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Mobile HTML5 by Estelle Weyl

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Chapter 10. CSS3: Transforms, Transitions, and Animations

On the desktop, most of the “animations” you have likely seen aren’t actually CSS animations, but rather Flash, Canvas, or JavaScript animations. On mobile devices, it is important to use CSS3 transitions, transforms, and animations to animate elements whenever possible instead of these other techniques.

So why not animate with Flash, JavaScript, or <canvas>? Flash is not supported on mobile iOS devices, and never will be. Adobe, the makers of Flash, discontinued development of the mobile Flash Player, with the last release being Flash Player 11.1 for Android and the BlackBerry PlayBook in late 2011.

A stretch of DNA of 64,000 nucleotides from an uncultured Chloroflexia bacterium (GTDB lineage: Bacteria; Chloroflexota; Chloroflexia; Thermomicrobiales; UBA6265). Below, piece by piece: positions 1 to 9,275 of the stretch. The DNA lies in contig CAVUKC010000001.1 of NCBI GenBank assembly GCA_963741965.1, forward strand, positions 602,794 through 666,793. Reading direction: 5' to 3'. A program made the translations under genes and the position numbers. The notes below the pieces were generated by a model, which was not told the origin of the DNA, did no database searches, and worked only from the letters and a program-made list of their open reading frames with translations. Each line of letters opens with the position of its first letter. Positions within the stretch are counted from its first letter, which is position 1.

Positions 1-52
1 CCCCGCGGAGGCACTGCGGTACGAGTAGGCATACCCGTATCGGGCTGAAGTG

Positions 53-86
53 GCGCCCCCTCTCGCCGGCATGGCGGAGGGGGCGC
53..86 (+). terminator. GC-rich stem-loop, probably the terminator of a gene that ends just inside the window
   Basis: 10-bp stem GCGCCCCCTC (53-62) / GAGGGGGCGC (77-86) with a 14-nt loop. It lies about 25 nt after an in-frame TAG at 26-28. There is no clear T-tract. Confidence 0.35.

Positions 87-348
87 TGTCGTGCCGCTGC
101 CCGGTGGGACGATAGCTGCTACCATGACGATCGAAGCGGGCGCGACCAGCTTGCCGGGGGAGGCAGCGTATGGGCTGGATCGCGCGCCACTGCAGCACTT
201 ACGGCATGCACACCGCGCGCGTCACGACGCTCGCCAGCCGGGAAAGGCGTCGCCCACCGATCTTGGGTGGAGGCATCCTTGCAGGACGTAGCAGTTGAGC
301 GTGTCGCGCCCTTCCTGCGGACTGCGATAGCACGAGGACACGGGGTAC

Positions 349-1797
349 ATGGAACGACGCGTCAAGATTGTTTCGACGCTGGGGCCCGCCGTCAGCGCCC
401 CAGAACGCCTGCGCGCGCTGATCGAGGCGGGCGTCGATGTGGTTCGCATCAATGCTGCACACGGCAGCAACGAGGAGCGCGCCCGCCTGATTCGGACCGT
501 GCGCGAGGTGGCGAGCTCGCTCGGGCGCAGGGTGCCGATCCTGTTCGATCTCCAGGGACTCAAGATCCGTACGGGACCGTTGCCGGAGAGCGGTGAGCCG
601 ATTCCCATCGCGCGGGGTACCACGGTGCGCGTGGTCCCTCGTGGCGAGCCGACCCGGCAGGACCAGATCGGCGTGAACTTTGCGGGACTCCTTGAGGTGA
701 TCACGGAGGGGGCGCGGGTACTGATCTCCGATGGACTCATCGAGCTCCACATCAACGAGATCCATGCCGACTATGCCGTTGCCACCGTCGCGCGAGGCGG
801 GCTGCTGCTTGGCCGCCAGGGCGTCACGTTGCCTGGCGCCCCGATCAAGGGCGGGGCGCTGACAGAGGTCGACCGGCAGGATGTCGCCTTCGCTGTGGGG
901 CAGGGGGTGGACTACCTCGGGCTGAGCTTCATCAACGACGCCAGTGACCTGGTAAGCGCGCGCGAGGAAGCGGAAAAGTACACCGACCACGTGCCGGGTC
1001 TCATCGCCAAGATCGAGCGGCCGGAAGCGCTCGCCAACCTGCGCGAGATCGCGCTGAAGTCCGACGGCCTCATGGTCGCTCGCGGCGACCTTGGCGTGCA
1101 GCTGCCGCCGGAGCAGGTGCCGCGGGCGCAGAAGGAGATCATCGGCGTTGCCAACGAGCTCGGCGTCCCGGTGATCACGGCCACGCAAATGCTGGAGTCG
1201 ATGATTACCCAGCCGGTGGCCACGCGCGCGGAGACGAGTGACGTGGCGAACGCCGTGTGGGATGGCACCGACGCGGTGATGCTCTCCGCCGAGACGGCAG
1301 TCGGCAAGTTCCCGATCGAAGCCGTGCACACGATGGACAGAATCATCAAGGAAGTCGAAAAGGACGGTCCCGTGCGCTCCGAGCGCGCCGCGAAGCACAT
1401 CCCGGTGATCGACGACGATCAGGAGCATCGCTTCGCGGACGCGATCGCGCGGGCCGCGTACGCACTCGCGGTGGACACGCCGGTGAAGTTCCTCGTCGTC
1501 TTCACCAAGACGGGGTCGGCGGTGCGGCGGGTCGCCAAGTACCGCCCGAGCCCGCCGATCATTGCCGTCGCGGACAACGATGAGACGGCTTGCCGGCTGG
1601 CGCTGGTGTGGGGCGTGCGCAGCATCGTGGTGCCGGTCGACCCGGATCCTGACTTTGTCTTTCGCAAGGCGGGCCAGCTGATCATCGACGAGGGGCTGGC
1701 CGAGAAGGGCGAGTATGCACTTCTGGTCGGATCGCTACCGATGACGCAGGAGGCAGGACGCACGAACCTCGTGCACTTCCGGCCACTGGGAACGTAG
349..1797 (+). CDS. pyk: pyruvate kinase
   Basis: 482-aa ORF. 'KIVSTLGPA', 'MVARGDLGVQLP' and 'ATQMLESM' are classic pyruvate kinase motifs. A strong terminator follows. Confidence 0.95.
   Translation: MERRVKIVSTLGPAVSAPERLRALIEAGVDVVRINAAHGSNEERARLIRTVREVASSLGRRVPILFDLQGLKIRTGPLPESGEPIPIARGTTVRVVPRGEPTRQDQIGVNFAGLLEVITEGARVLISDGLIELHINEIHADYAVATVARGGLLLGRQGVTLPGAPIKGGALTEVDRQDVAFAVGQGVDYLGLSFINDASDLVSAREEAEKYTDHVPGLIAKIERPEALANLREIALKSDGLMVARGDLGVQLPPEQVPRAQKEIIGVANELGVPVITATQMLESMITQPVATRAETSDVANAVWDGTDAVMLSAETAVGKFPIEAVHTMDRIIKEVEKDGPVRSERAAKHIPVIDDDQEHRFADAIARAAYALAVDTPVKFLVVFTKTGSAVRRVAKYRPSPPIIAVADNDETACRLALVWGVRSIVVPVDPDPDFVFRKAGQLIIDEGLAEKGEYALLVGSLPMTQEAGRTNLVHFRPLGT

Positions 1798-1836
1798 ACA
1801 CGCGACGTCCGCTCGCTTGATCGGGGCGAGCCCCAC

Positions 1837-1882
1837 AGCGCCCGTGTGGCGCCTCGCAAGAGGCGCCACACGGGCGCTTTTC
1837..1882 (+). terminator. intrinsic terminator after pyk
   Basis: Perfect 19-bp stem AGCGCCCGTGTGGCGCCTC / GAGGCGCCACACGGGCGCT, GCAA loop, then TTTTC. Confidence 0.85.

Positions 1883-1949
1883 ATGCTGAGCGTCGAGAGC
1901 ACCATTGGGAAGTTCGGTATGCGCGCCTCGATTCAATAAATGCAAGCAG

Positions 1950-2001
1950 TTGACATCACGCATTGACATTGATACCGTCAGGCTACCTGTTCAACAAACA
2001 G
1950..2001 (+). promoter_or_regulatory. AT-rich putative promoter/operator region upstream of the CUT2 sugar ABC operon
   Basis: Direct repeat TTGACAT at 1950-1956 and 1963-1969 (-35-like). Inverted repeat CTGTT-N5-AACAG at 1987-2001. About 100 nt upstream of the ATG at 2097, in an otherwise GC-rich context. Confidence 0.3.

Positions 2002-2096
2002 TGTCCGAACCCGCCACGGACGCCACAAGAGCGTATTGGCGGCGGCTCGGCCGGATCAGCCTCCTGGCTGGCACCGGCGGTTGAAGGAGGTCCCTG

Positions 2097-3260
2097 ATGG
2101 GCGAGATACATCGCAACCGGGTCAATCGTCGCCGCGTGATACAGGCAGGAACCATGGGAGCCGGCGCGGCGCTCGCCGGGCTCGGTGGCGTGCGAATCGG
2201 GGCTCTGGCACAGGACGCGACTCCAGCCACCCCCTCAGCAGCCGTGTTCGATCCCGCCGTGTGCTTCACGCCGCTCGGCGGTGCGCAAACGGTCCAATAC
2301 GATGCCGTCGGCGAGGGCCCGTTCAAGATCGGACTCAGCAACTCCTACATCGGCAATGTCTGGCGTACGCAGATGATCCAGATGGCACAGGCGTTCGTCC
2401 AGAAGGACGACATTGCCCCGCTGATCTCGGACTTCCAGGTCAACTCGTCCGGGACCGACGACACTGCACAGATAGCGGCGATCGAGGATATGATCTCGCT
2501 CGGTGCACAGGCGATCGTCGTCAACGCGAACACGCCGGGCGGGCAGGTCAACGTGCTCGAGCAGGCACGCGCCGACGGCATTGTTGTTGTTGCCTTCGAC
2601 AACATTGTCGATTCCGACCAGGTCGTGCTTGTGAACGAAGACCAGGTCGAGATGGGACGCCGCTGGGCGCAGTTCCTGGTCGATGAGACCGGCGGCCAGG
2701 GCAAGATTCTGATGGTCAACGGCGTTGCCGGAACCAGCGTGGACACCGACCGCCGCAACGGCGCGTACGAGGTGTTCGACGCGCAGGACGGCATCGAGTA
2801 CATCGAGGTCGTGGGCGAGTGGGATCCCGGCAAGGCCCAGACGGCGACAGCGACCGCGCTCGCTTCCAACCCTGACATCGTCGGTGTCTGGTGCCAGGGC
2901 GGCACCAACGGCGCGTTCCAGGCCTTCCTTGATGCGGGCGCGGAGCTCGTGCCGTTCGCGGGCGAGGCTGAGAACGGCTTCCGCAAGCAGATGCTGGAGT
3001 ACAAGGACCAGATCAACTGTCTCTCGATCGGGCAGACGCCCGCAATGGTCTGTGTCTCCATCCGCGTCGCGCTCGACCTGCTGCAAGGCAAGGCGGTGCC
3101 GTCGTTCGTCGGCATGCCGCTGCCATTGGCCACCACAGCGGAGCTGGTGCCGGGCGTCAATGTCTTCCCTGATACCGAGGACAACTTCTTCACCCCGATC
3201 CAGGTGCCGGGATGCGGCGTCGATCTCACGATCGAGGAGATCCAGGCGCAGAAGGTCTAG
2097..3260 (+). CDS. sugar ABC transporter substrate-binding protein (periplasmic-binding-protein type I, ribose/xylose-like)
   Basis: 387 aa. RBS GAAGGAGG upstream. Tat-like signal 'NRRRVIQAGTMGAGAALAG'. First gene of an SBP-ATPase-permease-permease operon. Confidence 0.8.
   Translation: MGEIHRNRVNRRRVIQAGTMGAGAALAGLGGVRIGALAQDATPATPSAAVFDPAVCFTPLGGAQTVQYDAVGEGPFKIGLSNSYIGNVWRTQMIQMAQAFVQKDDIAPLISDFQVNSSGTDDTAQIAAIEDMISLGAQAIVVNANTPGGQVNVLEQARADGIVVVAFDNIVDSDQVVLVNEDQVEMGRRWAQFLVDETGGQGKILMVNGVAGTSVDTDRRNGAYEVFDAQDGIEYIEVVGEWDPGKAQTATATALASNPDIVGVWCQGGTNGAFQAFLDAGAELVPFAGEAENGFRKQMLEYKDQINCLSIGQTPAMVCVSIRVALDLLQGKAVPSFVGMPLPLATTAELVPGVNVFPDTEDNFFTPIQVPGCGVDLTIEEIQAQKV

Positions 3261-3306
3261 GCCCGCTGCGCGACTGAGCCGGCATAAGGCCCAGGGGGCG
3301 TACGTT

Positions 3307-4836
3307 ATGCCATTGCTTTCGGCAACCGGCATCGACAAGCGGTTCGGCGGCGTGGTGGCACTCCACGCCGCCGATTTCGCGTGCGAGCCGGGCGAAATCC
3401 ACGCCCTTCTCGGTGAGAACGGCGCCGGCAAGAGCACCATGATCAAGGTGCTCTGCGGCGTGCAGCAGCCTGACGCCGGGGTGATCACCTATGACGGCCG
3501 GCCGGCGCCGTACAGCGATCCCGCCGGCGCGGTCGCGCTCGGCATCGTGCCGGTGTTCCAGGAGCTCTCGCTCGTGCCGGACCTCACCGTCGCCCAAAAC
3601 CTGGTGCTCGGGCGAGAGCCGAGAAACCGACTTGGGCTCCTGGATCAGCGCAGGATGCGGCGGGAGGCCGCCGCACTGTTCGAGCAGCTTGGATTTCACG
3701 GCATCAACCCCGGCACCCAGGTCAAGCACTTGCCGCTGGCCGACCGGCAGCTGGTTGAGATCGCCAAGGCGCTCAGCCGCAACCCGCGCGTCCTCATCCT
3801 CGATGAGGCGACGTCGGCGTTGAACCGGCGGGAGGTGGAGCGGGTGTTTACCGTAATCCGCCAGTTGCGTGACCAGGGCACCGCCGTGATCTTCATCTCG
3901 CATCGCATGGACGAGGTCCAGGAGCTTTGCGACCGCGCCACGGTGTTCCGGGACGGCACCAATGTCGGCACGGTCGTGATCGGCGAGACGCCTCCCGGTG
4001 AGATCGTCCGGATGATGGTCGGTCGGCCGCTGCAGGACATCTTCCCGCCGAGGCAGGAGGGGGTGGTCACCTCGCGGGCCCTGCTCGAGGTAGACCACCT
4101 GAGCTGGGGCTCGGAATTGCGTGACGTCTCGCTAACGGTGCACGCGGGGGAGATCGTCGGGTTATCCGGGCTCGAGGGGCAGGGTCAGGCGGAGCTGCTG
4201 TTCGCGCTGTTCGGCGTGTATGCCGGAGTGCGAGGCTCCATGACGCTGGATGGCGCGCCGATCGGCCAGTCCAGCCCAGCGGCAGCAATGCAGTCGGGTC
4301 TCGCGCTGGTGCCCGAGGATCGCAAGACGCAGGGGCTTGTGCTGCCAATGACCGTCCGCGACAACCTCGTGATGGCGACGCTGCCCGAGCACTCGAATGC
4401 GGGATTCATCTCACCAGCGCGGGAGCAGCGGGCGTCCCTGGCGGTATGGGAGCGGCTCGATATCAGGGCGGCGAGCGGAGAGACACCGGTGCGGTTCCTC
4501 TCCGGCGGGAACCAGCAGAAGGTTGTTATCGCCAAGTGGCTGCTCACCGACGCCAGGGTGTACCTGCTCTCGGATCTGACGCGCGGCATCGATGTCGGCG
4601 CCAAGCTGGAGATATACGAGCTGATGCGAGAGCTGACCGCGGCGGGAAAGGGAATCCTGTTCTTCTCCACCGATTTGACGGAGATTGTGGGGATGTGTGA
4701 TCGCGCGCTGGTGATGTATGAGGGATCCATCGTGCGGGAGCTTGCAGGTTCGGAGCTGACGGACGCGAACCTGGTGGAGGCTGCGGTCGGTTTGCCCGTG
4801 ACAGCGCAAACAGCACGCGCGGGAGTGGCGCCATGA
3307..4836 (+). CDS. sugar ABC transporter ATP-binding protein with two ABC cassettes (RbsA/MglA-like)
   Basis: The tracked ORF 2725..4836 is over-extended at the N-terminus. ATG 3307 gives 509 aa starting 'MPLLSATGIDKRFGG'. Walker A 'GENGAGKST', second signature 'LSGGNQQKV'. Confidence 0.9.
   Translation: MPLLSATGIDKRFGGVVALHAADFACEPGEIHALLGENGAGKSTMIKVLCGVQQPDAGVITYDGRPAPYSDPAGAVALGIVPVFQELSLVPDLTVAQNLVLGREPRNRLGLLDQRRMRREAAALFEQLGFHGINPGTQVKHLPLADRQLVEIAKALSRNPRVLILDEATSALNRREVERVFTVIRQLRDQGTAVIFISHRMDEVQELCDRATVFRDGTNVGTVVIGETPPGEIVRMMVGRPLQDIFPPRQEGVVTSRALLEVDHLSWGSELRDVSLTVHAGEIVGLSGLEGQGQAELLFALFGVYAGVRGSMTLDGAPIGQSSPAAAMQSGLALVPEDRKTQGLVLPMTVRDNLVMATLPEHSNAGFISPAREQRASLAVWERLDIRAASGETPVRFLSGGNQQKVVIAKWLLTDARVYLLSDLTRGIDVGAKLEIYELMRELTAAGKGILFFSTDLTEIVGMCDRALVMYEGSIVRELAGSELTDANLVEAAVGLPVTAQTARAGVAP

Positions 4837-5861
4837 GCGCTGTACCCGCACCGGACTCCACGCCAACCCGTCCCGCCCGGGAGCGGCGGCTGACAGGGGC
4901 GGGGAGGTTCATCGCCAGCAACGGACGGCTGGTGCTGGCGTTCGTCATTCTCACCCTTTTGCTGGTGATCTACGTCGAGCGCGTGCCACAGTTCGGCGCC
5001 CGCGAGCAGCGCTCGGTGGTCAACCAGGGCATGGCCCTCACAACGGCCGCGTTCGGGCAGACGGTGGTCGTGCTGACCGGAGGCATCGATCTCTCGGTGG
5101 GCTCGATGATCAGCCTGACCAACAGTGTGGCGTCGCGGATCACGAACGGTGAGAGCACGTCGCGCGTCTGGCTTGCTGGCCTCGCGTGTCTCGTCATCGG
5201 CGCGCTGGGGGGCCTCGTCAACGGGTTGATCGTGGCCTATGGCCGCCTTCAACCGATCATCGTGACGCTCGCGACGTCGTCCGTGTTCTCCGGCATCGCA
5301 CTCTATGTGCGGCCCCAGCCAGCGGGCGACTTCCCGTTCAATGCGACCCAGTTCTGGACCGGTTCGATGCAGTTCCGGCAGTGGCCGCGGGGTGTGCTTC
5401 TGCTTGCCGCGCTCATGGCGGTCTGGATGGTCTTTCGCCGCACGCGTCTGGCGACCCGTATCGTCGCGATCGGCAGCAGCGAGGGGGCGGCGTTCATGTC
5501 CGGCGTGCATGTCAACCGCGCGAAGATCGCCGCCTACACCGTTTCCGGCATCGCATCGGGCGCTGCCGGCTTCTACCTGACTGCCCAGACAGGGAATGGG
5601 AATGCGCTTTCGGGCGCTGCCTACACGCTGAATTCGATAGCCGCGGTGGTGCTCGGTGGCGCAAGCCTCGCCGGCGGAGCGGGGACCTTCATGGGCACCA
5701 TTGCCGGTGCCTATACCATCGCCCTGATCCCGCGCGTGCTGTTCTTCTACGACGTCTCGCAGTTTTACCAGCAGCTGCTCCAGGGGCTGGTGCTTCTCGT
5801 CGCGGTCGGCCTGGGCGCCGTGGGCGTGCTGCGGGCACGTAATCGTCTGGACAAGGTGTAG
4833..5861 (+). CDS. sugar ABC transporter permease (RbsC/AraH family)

Flash is still being developed for desktop, but with Flash not supported or installed on any new devices, you’ll be missing out on a huge chunk, if not all, of the mobile market. And, for those using older devices with browsers that support Flash, you’ll be draining their battery.

Similarly, animations done with JavaScript, when not hardware-accelerated, block the UI thread. This can make the rest of the application, if not the animation itself, choppy, nonresponsive, a memory hog, and a battery drainer.

On mobile, CSS animations are an awesome alternative to these other technologies. Browsers are optimized to handle CSS, so you lose less memory, CPU, and battery.[67] And, animations, transforms, and transitions are supported on all modern smartphone browsers, so there is no reason to not use them.

Well, there is. An important note ...

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